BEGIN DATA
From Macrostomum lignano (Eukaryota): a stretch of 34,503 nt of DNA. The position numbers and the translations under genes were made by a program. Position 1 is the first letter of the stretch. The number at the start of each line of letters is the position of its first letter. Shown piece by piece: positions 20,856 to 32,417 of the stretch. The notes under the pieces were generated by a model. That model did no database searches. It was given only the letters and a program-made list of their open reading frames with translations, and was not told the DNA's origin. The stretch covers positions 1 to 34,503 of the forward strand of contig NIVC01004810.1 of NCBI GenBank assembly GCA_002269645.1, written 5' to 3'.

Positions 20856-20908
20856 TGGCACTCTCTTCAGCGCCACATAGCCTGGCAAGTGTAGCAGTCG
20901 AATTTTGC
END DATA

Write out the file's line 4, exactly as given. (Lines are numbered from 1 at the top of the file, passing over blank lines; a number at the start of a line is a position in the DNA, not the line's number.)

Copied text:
20901 AATTTTGC